Shine Lawyers have launched a class action on behalf of superannuation fund members that is targeting as much as $500 million in overpayments for insurance.
The plaintiff law firm has lodged a statement of claim in the name of two members against AMP and expects to do the same with Westpac-owned wealth manager BT and Commonwealth Bank (CBA) in coming weeks.
“We’ve got good evidence using modelling that shows the overcharges exceeded $500 million in total,” Shine’s class action leader Craig Allsopp told The New Daily.
Shine alleges that the three banks signed up members of their superannuation funds to insurance policies that were significantly more expensive than policies available elsewhere.
“They involved vertical integration and the selling of in-house products that were more expensive than other available products,” Mr Allsopp said.
In the case of BT, Shine will contend that the trustees of its super fund chose to make the in-house product the default option, despite cheaper options being available, Mr Allsopp said.
As for the other financial service providers, “advisers were conscripted” to deliver the same result, he said.
“In the case of BT, policy costs were on average 10 to 30 per cent more expensive, for CBA it’s around 20 per cent, and for AMP around 30 per cent, but for some members policy costs might have been double,” Mr Allsopp said.
“It all comes down to a breach of the duty to act in the best interests of fund members.”
Unfair and illegal
“We argue that all three financial service providers behaved in a way that was unfair and illegal,” Mr Allsopp said.
“The sheer number of people affected by these premium rorts shows we’re not just talking about a few bad apples but systemic misconduct in the industry.”
The ultimate size of the class action will depend on the number of people who sign up to it.
The process of bringing in potential members will likely start when a court order for Shine to contact all current and past members likely to have been overcharged is received.
Shine commenced a similar case against Westpac in 2017, which Mr Allsopp said “has been hard fought”.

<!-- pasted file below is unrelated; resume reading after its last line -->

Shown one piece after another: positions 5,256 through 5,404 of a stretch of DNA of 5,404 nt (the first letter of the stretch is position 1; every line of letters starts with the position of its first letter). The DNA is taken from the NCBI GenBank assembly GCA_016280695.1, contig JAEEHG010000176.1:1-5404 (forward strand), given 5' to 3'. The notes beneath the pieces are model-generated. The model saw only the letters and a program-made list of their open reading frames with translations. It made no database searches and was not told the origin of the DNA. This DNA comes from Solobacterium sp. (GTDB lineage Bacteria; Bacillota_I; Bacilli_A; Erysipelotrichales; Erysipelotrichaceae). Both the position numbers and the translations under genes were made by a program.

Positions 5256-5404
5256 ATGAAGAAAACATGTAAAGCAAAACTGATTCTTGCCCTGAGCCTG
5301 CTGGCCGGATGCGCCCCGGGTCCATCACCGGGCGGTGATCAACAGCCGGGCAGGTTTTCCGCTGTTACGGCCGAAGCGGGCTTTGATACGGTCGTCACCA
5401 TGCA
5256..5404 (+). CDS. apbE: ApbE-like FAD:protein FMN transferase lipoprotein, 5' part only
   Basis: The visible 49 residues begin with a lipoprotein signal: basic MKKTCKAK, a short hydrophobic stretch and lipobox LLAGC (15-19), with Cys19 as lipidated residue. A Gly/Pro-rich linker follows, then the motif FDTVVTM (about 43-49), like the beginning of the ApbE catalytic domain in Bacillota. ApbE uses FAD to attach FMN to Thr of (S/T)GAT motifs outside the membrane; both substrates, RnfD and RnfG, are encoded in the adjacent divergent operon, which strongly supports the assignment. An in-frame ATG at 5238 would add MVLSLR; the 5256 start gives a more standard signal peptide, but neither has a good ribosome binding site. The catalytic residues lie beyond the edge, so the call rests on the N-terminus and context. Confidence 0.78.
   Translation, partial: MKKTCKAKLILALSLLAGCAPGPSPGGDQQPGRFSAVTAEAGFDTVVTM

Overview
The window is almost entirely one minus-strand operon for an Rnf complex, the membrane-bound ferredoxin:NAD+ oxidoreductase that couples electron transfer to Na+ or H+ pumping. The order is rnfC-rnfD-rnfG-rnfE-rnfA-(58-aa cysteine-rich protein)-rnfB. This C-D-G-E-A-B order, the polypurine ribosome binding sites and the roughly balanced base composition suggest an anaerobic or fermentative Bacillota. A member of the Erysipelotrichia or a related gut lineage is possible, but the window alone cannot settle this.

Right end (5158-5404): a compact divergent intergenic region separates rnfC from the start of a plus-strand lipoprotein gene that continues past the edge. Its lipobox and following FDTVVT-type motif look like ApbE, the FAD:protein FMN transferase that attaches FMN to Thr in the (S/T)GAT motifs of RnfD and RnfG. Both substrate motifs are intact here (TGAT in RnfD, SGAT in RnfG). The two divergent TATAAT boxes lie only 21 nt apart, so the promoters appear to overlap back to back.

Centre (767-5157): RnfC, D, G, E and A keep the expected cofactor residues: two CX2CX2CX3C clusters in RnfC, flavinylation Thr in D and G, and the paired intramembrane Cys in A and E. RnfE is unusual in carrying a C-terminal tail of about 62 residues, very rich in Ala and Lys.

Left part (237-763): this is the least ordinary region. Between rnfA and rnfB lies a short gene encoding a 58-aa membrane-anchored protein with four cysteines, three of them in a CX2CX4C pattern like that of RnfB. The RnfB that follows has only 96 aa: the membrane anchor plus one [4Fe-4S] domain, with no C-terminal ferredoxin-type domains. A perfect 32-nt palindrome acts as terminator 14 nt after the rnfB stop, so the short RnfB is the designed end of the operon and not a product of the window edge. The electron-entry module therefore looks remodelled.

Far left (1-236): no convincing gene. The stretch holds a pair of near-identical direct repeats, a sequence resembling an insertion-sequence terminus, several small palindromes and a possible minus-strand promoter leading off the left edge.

“It’s been up to the High Court once but is yet to be resolved,” he said.
Shine’s move came out of the Hayne royal commission into financial services, which highlighted the dangers of conflicted advice.
“Every incidence of misconduct from that area came from those providing advice receiving commissions,” Mr Allsopp said.
Super Consumers Australia director Xavier O’Halloran said consumers worried about fees inside their super funds should follow a rational course of action.
“People should first go to their super fund and if they need to take things further there is the Australian Financial Complaints Authority,” he said.
“If after that you do decide to join a class action you need to be aware of any costs that are associated with it as they will affect the amount gained if the action is successful.”
Who pays the piper?
The Shine action is to be funded by UK based litigation funders Woodsford, which might receive a quarter of any award if the action is successful.
“Until recently, litigation funders have received between 20 per cent and 30 per cent of the proceeds from successful actions,” Mr Allsopp said.
“I’m worried that the recent High Court decision on litigation funding will see those figures creep up,” he said.
However, costs in this case were likely to be about 25 per cent of any award, he said.
Litigation funders take on the risk of class actions by funding the legal and other costs, while firms like Shine also take a small amount of risk.
Those with a case sign up to the action and do not have to pay for legal costs if the case loses.
However, the litigation funders’ fee comes from their payout.
The High Court decision in December is expected to make class actions more difficult and expensive.
Recently, a class action against NAB carried out by lawyers Slater and Gordon over the selling of junk insurance in super funds was settled for $49.5 million.
The largest Australian class action on record saw 10,000 people awarded $500 million in 2014 over bushfires started by SP Ausnet’s power infrastructure.